FBD makes steady progress as it looks to boost profitability
All resolutions at AGM passed, including the appointment of Liam Herlihy as chairman
FBD chairman Michael Berkery says the injury claims environment remains uncertain
Listed Irish insurer FBD has said it continues to make progress in improving profitability with a steady improvement in its combined operating ratio.
The company said the hardening of insurance rates had continued into 2017, “albeit at a more moderated level”.
All resolutions at the company’s annual general meeting held in Dublin on Friday were passed, including the reappointment of chief executive Fiona Muldoon and the appointment of Liam Helihy at chairman.
Mr Herlihy, who was previously chairman of food group Glanbia until two years ago, has been on the FBD board since September 2015.
“He brings to the role a wealth of commercial experience and some deep insights into the farming and general agricultural industries in Ireland which, together, comprise the group’s core customer base,” FBD said.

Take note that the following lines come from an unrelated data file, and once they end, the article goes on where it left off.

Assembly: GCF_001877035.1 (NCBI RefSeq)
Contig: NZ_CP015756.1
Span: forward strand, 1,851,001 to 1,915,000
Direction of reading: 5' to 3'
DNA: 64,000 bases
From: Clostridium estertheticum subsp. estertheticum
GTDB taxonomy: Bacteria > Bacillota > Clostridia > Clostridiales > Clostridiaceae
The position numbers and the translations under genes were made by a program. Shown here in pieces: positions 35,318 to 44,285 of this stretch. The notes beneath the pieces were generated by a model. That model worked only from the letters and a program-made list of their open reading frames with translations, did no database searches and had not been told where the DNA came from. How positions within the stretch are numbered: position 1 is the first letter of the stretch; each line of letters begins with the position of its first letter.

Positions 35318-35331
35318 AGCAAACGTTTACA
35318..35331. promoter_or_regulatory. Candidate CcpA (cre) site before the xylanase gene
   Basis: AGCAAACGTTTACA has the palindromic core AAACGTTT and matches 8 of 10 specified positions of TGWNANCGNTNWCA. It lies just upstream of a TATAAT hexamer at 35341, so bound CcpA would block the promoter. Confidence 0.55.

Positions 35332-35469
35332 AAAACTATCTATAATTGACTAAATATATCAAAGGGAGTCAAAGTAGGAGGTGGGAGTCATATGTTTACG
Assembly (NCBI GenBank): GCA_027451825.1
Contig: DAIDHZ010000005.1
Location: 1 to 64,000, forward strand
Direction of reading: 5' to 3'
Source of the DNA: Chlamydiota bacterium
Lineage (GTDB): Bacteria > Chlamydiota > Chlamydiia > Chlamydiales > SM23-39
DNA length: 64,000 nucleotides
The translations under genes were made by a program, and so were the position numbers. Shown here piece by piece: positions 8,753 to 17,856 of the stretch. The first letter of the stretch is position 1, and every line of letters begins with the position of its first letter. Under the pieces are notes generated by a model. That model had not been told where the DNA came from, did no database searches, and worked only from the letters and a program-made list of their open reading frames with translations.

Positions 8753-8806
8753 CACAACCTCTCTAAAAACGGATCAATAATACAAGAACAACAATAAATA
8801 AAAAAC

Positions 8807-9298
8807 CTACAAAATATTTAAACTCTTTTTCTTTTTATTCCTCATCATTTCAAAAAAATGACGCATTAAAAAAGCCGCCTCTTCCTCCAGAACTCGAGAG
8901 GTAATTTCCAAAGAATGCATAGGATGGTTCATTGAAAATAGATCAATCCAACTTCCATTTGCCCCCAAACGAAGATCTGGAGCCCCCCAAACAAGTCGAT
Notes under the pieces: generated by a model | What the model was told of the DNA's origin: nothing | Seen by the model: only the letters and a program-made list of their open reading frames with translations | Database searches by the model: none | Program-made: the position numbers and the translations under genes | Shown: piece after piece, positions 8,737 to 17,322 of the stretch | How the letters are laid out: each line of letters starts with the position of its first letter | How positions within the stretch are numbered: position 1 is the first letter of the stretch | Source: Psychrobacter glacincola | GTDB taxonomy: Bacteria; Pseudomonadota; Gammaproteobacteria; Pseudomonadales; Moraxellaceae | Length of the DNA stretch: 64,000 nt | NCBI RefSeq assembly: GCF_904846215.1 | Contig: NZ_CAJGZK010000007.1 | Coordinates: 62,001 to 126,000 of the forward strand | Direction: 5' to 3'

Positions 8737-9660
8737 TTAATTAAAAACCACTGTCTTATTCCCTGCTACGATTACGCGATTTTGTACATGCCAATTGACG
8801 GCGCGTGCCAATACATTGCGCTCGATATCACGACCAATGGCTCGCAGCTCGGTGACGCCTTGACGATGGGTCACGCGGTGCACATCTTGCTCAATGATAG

FBD, which was founded by a group of farmers in 1967, has a market share of about 13 per cent overall. It has a share of around 80 per cent among farmers.
The company, one of Ireland’s biggest insurers by market share, recently launched a €2.5 million rebrand aimed at winning new business after a couple of years in which the company was involved in restructuring and downsizing.
FBD posted a pre-tax profit of €11.4 million in 2016, compared with a loss of €85.9 million in 2015, with the group delivering an underwriting profit of €3.2 million, versus a €125.4 million loss a year earlier.
Outgoing chairman Michael Berkery said earlier in the day that the injury claims environment remained uncertain, with FBD welcoming the increased focus from Government on the issue.
The Government recently set up a commission to examine compensation awards for victims of motor incidents amid concerns about escalating insurance costs. Between 70-80 per cent of all car insurance claims are for whiplash-related injuries, with Insurance Ireland estimating the average payout to be about €15,000.
“FBD believes that sustained public policy action is needed to improve the claims environment in Ireland,”the company said.
The insurer, which has about 900 staff and 33 branches across the State, said its low-risk investment allocation had provided a return largely in line with expectations since the start of the year.
“Year to date the group has seen a steady improvement of its key measure, combined operating ratio, towards the target range of mid to high nineties,” said Mr Berkery.